Uusi Aika
Uusi Aika
We Jazz

Bold in its discreetness and eccentric in its lo-fi aesthetics, the Finnish ensemble Uusi Aika's debut record proves a truly unique offering. Between folk, improvisational approaches from jazz and avant-garde as well as synthesizer tapestries that bring the 21st century into the music, Uusi Aika moves elegantly between the genres without sounding eclectic. Meekly and always in coherent presentation, a wide variety of currents blend into an ensemble sound that is elegantly led by wind player Otto Eskelinen, mainly on alto sax and the Japanese bamboo flute shakuhachi, seamlessly navigating through open structures. The influences here are vast, sometimes skilfully veiled and rendered unrecognisable, yet at the same time the music sounds primal, as if it has always been there.

Eskelinen himself names inspirations ranging from Jan Garbarek to Lester Young to Japanese folk music: "Lately I have been playing mostly folk music and using traditional instruments, such as ancient flutes. I wanted to create a band that would play something connected to free jazz, but with a distinctly melodic approach. I wanted the sound of the band to be gentle and peaceful, all acoustic."

In interplay with various percussion and keyboard instruments, he has succeeded in creating soundscapes that stand on their own legs, act autonomously and refer to themselves without bringing to mind musical territories previously explored. On double bass is Tapani Varis, whose fat, vibrating strings lie on top of the production like a warm blanket. On keys, Johannes Sarjasto moves like a ghost between synthesizer, accordion and piano, bringing minimalist emphases to Eskelinen's haunting melodies. Percussionist Amanda Blomqvist too operates with reduction, bringing organic pulses alive. The imperfect recording quality—as opposed to overproduction—enhances the set's charm.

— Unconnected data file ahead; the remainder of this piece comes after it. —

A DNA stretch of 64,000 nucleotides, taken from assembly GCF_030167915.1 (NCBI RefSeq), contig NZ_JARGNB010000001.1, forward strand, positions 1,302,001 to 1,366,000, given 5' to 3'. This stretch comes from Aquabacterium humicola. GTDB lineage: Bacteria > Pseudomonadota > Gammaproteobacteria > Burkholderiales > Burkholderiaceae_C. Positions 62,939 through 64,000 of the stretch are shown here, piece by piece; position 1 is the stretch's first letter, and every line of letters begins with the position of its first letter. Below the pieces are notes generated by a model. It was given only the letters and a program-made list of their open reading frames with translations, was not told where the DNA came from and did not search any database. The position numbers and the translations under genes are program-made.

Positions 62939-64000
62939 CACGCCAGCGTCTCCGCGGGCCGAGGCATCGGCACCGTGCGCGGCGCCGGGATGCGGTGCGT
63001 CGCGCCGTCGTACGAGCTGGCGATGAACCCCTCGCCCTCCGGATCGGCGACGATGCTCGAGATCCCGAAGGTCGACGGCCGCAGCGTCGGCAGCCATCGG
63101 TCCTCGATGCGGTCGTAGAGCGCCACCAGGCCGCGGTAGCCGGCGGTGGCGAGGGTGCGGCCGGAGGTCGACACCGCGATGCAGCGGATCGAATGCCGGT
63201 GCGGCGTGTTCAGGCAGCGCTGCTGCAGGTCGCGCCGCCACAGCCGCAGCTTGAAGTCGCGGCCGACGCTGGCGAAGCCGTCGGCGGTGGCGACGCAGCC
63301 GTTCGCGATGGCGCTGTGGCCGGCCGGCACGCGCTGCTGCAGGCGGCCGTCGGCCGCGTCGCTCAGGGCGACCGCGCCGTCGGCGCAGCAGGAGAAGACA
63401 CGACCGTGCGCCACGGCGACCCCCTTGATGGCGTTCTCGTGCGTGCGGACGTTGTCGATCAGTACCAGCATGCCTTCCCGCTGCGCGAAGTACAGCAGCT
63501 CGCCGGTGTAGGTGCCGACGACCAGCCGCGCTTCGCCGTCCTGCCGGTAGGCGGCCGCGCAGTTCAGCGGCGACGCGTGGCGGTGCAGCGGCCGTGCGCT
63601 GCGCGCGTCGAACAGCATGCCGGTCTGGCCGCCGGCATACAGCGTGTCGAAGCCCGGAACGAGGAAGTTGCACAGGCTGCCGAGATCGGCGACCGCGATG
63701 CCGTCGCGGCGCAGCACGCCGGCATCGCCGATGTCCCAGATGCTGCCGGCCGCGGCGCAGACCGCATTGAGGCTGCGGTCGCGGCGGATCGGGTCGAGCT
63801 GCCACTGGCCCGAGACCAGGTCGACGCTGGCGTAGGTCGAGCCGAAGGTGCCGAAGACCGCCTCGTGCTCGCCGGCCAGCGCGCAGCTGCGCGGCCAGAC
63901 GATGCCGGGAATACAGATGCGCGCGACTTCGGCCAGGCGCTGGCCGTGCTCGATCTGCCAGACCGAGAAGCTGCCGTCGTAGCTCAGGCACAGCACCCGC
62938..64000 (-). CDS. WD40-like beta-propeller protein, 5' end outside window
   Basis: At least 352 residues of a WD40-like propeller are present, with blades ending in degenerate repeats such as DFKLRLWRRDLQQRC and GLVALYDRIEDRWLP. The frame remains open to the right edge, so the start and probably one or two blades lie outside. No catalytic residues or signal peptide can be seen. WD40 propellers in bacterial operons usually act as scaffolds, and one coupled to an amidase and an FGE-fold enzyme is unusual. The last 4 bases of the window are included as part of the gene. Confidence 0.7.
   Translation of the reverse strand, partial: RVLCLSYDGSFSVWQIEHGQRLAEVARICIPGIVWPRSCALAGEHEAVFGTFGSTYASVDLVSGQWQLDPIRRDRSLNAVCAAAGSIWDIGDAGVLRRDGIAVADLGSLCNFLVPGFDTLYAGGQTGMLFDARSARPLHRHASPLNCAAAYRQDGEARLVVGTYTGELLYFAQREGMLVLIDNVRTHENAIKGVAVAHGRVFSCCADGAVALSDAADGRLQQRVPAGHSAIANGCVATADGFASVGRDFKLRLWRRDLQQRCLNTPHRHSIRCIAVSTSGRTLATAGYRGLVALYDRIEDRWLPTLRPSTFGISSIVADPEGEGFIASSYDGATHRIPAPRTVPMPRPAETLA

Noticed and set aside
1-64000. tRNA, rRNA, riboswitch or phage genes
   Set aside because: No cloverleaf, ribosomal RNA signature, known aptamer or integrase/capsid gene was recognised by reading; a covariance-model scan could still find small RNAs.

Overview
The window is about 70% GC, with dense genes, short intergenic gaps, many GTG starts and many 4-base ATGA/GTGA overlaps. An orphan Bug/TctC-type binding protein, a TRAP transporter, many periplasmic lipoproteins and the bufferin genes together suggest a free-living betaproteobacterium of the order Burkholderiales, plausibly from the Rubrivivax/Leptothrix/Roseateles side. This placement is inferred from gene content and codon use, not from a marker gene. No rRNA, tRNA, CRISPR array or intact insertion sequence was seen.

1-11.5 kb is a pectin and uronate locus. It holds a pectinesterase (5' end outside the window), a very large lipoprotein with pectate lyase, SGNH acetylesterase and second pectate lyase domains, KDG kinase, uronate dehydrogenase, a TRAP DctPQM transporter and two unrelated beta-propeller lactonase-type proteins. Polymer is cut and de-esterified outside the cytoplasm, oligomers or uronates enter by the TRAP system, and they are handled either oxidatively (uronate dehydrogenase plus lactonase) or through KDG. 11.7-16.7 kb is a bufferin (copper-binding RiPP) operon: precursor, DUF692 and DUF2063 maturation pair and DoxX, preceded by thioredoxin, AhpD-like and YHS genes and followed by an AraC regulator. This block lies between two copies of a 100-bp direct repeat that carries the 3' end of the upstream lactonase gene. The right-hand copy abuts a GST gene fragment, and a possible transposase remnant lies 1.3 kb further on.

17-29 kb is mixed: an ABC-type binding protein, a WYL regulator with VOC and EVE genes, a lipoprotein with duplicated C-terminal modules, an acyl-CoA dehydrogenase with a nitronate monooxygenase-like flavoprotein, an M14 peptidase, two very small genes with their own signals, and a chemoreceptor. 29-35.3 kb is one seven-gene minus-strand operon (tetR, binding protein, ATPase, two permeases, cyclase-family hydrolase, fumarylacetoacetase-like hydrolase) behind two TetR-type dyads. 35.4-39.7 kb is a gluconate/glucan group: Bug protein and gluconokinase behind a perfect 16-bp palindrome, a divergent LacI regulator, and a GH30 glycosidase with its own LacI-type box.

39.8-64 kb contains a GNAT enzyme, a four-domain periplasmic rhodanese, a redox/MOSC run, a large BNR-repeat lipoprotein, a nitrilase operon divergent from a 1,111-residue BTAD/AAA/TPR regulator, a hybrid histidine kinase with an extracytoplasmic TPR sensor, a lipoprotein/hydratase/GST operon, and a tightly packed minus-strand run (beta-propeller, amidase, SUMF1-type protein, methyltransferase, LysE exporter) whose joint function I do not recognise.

Tyshawn Sorey Trio + 1 with Greg Osby
The Off-Off Broadway Guide To Synergism
Pi Recordings

Prior to this live-document of Tyshawn Sorey's trio performance with saxophonist Greg Osby at The Jazz Gallery in New York from March 2022, came Mesmerism, introducing Tyshawn Sorey with a slightly different trio line-up than here, performing, as on this three-disc set, a set of standards in quite idiosyncratic manner. And yet, from a music-interpretational perspective, the two albums have little in common. While Mesmerism turned its focus on six pieces, all but one condensed to a rather manageable length and dynamic range, The Off-Off Broadway Guide To Synergism celebrates bombast and exuberance by bringing 14 standards to life, five of them rendered in two different interpretations. Most of them last at least ten minutes. Excessive, right? But in the best kind of way, because even after the first pass at "Night and Day" it becomes obvious that the more of this we get to hear, the better.

Aaron Diehl returns on piano, as with Mesmerism, on bass, however, Russel Hall takes Matt Brewer's place. Together with Osby's angular yet hopelessly lyrical alto tone, the quartet approaches the music head-on, but mostly in a figurative way, for more often than note, a song's head doesn't appear until several minutes in. Instead the group builds momentum and tension, creating an atmosphere of coherence but also agitation, in anticipation of the changes to come. The quartet's first reading of "Three Little Words," of course, has the song's melody built into Diehl's semi-chromatic chord blocks that preamble the song, but it's more about atmosphere, an uneasy one at that, than it is about melody, and that notion remains intact as the remaining players enter the conversation, each one seemingly pulling and tugging at a different end in order to create one whole. This goes on for exactly twenty minutes, as the quartet explores each and every corner of the Tin Pan Alley classic. A constant? A four-note motif made up of a fourth fall, a whole note climb and another fourth fall, hinting at the original composition's opening harmonies. Like the root of a tree, it's what holds the various branches the group explores together.